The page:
Lucy went on display today at the [Houston Museum of Natural Science](http://www.hmns.org/?r=1), and there was no way I could resist paying her a visit. I went in to the exhibit with very mixed feelings about it. A lot of people, including quite a few scientists I respect, have been extremely vocal in their opposition to the exhibit. Richard Leakey [called the trip](http://www.abcnews.go.com/WN/story?id=3542345&page=1) "a form of prostitution" and "a gross exploitation of the ancestors of humanity." Several museums have [refused](http://www.bloomberg.com/apps/news?pid=20601082&sid=a7j_9OLhOJUI&refer=canada) to display the fossil, and the Ethiopian community [is calling](http://canadianpress.google.com/article/ALeqM5giPYjA56VNNwUai1-vBQE9w34BlA) for a boycott of the exhibit.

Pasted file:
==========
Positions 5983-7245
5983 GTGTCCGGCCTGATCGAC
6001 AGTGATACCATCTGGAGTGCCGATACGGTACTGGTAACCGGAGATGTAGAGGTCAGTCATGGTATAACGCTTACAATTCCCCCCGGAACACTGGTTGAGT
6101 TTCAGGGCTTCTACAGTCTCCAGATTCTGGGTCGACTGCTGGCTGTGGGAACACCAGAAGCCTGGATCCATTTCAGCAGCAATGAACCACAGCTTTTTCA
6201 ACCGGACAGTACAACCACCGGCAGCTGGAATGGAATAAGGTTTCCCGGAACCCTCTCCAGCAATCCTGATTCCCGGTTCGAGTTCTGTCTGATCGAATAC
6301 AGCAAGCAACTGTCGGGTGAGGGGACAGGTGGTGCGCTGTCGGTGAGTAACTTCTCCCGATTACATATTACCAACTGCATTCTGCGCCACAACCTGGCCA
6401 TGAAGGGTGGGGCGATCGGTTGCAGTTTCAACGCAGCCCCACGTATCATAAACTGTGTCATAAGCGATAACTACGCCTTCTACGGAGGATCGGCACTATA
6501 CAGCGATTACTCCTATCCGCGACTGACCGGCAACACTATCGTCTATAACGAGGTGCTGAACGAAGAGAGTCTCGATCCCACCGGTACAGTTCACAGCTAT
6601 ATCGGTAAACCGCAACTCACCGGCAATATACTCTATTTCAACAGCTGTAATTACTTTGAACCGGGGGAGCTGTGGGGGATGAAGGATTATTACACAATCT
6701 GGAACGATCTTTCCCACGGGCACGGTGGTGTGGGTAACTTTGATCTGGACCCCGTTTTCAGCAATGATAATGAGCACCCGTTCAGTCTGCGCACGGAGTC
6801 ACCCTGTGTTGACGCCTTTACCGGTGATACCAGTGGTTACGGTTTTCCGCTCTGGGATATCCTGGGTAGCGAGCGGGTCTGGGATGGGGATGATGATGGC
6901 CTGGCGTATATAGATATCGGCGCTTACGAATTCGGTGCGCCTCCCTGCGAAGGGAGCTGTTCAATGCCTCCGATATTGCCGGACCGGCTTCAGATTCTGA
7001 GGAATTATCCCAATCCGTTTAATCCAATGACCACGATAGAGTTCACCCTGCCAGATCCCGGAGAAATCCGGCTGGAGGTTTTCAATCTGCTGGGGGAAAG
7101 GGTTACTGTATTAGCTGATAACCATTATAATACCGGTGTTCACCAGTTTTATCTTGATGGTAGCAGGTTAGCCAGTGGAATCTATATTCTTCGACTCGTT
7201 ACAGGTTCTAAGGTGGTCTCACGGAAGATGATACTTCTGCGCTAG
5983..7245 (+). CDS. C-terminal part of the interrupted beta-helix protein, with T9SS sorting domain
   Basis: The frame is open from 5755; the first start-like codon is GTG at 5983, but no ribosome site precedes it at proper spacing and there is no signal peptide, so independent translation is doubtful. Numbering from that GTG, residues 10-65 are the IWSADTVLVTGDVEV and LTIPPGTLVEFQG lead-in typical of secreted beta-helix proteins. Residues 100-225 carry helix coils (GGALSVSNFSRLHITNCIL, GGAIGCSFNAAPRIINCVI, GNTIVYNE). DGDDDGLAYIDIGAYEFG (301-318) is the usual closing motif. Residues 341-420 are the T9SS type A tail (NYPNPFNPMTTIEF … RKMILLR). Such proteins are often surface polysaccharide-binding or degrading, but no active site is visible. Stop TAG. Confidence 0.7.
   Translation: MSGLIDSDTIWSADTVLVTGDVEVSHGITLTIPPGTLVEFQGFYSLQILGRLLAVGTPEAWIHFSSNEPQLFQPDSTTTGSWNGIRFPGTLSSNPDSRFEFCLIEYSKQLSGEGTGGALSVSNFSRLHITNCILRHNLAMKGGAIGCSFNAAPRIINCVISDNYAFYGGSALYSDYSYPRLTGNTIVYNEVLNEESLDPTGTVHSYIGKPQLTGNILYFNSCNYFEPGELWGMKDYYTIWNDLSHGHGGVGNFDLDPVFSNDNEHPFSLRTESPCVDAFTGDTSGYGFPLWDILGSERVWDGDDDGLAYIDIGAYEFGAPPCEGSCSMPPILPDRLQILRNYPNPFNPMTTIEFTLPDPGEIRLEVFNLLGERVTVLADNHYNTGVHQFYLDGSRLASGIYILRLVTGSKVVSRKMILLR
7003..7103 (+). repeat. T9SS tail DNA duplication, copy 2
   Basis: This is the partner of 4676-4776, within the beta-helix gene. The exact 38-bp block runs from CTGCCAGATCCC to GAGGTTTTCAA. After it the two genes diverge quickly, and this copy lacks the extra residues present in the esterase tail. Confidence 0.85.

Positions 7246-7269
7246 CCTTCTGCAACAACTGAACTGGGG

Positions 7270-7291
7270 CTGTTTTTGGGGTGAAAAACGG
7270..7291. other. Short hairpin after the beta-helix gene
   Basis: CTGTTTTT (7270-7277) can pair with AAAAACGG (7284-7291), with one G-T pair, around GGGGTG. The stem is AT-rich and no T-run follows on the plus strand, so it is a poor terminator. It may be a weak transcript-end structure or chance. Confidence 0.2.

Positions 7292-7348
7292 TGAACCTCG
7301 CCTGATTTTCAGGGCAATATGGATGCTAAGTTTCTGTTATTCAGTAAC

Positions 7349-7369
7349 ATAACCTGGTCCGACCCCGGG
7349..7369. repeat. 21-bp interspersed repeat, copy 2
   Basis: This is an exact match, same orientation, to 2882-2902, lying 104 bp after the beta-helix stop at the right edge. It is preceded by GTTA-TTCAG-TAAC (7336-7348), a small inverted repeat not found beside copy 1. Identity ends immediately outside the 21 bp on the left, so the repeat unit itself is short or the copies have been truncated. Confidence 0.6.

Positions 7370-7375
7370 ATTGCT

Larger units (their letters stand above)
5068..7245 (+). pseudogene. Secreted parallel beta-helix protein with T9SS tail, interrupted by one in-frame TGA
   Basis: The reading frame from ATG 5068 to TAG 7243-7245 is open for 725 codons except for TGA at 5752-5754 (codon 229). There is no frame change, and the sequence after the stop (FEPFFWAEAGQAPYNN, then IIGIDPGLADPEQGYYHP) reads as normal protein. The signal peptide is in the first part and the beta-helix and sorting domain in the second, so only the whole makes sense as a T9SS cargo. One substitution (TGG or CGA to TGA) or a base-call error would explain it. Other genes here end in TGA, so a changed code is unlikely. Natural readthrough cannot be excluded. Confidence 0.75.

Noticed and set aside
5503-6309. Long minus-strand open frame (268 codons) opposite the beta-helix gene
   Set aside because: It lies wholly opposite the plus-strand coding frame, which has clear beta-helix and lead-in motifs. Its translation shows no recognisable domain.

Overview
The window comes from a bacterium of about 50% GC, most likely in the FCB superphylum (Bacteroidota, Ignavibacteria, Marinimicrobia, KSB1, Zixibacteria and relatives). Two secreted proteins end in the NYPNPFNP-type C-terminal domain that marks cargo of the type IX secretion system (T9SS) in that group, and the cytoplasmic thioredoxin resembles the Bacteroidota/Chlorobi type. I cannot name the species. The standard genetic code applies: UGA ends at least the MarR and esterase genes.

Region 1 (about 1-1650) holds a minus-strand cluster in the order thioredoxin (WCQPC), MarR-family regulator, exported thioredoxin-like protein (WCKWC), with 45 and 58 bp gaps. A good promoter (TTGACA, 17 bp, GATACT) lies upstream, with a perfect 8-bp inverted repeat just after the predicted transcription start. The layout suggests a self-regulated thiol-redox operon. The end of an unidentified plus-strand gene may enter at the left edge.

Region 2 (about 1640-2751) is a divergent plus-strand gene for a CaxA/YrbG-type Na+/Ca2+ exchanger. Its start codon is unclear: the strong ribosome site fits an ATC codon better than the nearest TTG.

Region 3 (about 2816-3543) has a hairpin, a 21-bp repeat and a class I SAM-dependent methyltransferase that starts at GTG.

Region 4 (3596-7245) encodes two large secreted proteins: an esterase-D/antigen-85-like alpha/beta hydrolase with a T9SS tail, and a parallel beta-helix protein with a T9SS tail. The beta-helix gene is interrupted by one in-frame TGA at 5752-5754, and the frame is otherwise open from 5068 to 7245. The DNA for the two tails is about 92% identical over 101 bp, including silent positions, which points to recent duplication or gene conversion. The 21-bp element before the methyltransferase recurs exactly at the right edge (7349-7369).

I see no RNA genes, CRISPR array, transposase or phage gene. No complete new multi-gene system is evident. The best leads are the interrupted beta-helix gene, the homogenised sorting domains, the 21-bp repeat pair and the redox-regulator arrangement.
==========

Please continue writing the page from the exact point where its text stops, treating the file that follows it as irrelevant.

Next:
Their concerns are hardly unreasonable. Lucy's bones are very, very old and very, very fragile. Displaying her does involve some risk, particularly in a traveling exhibition that requires packing and unpacking the bones several times. There is no other Lucy. She's unique. She's a valuable - priceless - scientific specimen. The opponents of the exhibit think that the risk to the remains is simply too great to justify the exhibit.
For all I know, they might be right. I can tell you this, though. When I walked over next to the display case and looked down at Lucy, all of those concerns evaporated from my mind, replaced by a sense of pure awe.
[Read more (at The Questionable Authority, where comments can be left):](http://scienceblogs.com/authority/2007/08/the_edge_of_humanity.php)